Campaign signs on busy street corners like this one in 2014 for Doug Ducey mostly promote name recognition. But small yard signs do appear to help sway voters, a new study says.

Mamta Popat / Arizona Daily Star 2014

Let’s call it election-sign creep.

Similar to Christmas trees being displayed at Halloween, a new holiday is emerging every election cycle as campaigns push the limits of state laws governing campaign signs by putting them out earlier and earlier.

A total of four campaigns — all Republican — have run into trouble with local municipalities that argue no signs should be popping up along local roads for another week.

Some are cooperative while others are combative.

Melissa DeLaney, a spokeswoman for Doug Ducey’s gubernatorial campaign, said the campaign is cooperating with requests from the city of Tucson to take down a number of large signs put up over the weekend in midtown.

“The Ducey campaign seeks to comply with all laws and regulations. We have removed our signs for the time being,” DeLaney said.

Congressional District 1 candidate Adam Kwasman was less cooperative, arguing with Pima County over its interpretation of state law.

State law allows campaign signs to go up 60 days before a primary election, but Kwasman wants to start the clock two weeks early — when early ballots are sent out in the mail.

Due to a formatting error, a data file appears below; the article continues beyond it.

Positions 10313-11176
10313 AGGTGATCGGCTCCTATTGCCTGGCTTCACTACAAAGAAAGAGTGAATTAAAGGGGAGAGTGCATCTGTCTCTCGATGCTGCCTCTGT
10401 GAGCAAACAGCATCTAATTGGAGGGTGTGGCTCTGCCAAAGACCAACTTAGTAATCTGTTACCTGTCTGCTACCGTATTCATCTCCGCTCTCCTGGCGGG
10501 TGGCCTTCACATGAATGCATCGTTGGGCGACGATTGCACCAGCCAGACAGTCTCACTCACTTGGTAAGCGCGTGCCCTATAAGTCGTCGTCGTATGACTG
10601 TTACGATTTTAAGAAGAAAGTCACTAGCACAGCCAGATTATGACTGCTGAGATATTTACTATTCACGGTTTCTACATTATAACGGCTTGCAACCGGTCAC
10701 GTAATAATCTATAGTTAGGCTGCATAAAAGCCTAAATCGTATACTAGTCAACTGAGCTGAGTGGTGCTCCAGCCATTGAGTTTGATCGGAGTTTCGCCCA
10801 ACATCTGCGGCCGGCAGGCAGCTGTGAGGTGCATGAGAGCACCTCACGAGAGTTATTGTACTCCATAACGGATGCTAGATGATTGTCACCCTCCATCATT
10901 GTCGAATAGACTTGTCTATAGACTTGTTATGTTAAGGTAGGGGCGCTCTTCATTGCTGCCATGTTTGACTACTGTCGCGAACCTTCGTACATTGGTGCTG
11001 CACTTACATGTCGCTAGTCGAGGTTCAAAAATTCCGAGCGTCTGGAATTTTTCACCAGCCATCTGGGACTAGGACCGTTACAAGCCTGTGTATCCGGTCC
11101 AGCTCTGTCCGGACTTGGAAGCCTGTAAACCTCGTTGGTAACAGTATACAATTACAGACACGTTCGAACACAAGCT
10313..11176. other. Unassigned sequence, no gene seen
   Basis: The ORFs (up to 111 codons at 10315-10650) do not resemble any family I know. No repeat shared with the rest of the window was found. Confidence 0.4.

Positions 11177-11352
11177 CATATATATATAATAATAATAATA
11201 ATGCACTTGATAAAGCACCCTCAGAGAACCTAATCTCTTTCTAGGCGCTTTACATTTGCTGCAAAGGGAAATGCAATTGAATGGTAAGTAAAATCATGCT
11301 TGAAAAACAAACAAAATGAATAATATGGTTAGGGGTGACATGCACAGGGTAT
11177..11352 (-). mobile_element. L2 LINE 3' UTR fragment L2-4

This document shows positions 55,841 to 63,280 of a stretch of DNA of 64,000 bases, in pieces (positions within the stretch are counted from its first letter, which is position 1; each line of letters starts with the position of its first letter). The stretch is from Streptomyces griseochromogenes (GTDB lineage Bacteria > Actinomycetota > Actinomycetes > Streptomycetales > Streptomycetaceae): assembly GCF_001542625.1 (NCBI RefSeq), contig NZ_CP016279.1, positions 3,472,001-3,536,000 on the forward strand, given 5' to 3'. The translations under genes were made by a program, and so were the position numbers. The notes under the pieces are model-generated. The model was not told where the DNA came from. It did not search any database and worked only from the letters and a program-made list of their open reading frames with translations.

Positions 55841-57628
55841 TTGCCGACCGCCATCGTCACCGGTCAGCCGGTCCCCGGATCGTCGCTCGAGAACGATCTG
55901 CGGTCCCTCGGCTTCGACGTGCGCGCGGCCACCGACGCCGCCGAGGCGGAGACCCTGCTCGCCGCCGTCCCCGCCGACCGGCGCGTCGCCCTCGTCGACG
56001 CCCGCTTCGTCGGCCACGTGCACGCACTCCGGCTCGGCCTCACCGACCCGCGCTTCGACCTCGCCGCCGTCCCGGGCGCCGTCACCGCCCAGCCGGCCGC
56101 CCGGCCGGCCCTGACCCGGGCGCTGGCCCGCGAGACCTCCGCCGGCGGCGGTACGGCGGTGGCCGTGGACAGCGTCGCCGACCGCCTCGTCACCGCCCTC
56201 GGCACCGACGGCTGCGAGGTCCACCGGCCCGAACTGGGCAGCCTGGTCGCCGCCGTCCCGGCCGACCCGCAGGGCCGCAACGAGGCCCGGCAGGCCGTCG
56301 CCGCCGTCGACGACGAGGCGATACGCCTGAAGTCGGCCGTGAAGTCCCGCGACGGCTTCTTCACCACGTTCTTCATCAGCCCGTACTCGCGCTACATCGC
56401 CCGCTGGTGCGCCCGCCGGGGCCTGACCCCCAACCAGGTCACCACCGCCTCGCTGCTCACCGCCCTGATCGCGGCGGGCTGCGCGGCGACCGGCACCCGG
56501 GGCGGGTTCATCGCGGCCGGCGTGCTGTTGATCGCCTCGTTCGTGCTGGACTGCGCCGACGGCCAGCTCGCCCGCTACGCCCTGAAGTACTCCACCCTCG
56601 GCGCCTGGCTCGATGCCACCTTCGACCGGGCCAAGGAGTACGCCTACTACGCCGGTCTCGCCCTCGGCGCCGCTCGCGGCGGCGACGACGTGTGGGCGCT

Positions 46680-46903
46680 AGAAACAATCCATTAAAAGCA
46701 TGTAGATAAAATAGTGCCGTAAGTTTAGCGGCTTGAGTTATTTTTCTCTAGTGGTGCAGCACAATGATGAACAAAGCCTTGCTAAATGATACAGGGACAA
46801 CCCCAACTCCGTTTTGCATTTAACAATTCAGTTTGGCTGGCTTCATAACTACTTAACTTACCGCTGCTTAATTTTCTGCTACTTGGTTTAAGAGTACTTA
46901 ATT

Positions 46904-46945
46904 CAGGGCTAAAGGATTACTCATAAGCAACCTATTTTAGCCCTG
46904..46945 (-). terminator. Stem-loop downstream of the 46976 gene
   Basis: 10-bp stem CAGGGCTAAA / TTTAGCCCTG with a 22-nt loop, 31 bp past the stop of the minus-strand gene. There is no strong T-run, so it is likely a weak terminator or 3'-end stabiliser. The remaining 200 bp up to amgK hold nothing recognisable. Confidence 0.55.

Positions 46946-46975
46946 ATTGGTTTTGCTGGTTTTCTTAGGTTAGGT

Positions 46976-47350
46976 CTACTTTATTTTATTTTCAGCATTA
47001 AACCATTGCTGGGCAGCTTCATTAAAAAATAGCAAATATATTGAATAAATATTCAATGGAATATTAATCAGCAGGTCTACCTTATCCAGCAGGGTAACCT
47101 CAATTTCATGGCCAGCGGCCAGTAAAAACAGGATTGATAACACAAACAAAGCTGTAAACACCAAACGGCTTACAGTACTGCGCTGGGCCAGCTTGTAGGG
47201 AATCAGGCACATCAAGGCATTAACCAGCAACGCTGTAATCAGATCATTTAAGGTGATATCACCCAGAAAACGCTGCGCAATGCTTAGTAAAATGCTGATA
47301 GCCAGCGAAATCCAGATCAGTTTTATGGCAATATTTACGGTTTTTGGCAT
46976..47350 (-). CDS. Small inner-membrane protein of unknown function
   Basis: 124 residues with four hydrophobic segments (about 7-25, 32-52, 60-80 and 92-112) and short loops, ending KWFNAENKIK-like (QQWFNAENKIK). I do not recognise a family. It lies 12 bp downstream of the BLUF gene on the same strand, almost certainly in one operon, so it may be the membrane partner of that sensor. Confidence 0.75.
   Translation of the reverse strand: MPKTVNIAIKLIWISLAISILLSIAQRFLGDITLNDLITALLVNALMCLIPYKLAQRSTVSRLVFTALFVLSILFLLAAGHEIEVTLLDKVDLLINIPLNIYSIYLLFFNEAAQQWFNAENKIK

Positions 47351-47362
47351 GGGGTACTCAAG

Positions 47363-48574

State Rep. Ethan Orr made a similar argument after his re-election signs drew complaints.

“I think it comes down to your interpretation of the law. If you believe the election starts when people start voting, my signs are perfectly legal. If you believe the election is on the election day, then they aren’t,” Orr said last week.

Kwasman adds that he also believes the underlying state law is a violation of his First Amendment rights. He says his blue and white signs are protected political speech.

The Smith for Governor campaign signs also caught the attention of Pima County officials, who are asking the Republican gubernatorial campaign to take down the signs.

Drew Sexton, spokesman for Scott Smith, said the campaign has been careful to put signs up only on private property but will work with officials on any complaints.

We have made sure to post our campaign signs on private property and remain within any sign code requirements. We are currently working with Pima County to clear up any confusion about where our signs have been placed.”

Priscilla Cornelio, the director of the Pima County Department of Transportation, said she has reached out to the Ducey, Smith, Orr and Kwasman campaigns about some of their signs.

Typically, the county gives each campaign a day before DOT staffers will remove the illegal signs.

Contact reporter Joe Ferguson at or 573-4346.


Reporter with the Arizona Daily Star. I cover politics as well as the city of Tucson and other municipalities in Southern Arizona.